The Magazine

Victorian Triangle

The drama wasn’t always onstage.

Jul 5, 2010, Vol. 15, No. 40 • By EDWARD SHORT
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In 1905, after Irving died, Terry married an American actor 30 years her junior. Edy found his youth ludicrous—he was younger than she was—while Ted welcomed him, convinced that he would shed ten years off his own life. “How wonderful,” he wrote his mother after hearing of the nuptials: “We are a queer family.” This was putting it mildly. Terry might have kept her relations with Irving carefully veiled but Ted would go on to have 13 children with eight women and Edy established a lesbian colony in Kent that even Vita Sackville-West found outré.

When Shaw looked back at Irving and Terry’s long run at the Lyceum, he saw “twenty years’ steady cultivation of the actor as a personal force, and [the] utter neglect of the drama.” Shaw could have pointed to Irving’s passing over not only his own work but that of Ibsen, Wilde, Barrie, Pinero, and Henry Arthur Jones. It was not until after Irving’s death that the balance between actor and drama was realigned—though this was achieved by a generation of actors, directors, and playwrights who prized Irving and Terry, seeing them as the bridge between David Garrick and Sarah Siddons and Gielgud and Olivier.

That he should be the first actor in England to be knighted amused Irving. Max Beerbohm, seeing him on his way to the station on the day he was honored at Windsor Castle, recalled:

His hat was tilted at more than his usual angle and his long cigar seemed longer than ever, and on his face was a look of such ruminant sly fun as I have never seen equaled. I had a moment’s glimpse of him; but that was enough to show me the soul of a comedian revelling in the part he was about to play. I was sure that when he alighted on the platform of Paddington his bearing would be more than ever grave and stately with even the usual touch of bohemianism obliterated.

In his biographies of Lytton Strachey, Augustus John, and Shaw, Michael Holroyd gave bohemianism center stage. Here he explores something far stranger than bohemia, and that is family life, about which he writes with considerable eloquence.

Irving’s instinct, so alert in theatrical affairs, was blind to the nuances of personal relationships. He simply did not know what Florence was thinking or feeling and could not pick up signs from how she looked or clues from her tone of voice. She was again pregnant, but her husband’s time and energy were devoted to his work. The truth was inescapable: Irving loved the theater far more than her, their son, and their unborn child. He placed a world of bright lights above the needs of his family. She had come to realize that there was something fundamentally wrong with him and, with surprise and consternation, Florence found that she could not change him, could not penetrate the solitude he carried within himself or match his single passion for the stage. As she waited outside the Lyceum in her brougham after the first performance of The Bells, waited in mounting irritation for him to detach himself from the braying crowds within, and heard the chorus of fatuous adulation spilling out on to the streets, her anger rose. Tired almost beyond endurance, anxious to get home, convinced that her husband had forgotten her pregnancy, she was nevertheless obliged to go on to a celebratory supper and hear him praised by people who had no knowledge of the real Irving. No one else knew what he was like. The boredom, injustice, and mockery of it were too much for her.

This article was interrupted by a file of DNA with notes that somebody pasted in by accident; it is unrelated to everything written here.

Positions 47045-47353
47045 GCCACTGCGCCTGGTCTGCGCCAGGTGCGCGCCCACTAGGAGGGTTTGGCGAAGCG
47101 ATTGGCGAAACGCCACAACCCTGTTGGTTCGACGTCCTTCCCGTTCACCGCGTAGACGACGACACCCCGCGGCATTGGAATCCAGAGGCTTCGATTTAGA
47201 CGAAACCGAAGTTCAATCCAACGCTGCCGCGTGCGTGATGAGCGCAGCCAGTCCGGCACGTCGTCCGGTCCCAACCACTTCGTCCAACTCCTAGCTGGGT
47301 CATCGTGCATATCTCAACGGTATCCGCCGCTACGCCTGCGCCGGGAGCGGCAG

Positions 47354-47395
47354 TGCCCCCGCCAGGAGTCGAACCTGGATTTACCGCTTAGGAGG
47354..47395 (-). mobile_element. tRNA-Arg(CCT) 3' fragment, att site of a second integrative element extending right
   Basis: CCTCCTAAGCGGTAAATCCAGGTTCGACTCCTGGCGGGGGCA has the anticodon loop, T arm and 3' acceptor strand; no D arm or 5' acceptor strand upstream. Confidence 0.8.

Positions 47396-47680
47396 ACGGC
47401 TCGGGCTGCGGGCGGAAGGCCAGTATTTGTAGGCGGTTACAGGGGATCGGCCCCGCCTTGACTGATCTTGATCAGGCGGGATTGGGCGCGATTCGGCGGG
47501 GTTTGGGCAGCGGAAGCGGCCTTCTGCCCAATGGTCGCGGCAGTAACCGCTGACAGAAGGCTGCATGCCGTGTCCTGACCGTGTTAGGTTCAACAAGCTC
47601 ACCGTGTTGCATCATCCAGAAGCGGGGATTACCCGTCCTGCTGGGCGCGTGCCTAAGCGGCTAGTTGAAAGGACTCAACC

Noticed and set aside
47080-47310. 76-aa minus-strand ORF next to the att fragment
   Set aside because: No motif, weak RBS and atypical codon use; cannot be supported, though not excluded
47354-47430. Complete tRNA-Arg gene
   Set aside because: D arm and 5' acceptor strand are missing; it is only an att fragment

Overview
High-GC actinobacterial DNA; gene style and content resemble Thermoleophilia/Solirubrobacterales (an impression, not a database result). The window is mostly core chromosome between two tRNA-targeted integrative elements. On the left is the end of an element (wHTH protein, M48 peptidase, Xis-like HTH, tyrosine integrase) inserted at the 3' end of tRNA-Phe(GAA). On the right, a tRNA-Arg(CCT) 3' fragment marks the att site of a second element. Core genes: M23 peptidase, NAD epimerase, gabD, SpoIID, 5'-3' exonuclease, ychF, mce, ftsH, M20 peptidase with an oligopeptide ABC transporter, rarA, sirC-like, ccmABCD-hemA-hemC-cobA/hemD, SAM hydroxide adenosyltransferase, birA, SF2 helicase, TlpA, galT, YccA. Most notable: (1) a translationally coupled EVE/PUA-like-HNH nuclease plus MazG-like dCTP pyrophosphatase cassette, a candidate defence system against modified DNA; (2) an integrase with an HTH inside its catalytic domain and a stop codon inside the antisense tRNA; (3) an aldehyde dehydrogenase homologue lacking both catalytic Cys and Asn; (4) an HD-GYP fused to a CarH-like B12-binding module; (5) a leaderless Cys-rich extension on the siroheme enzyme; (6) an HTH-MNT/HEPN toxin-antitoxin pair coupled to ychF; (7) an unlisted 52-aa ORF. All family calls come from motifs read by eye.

Here, Holroyd proves his mastery anew by heeding what Henry James called “the ever-importunate murmur, ‘Dramatize it, dramatize it!’ ” That James also happened to be Irving’s most relentless critic, finding his productions blatant and crude, is another story.

Edward Short is a writer in New York.

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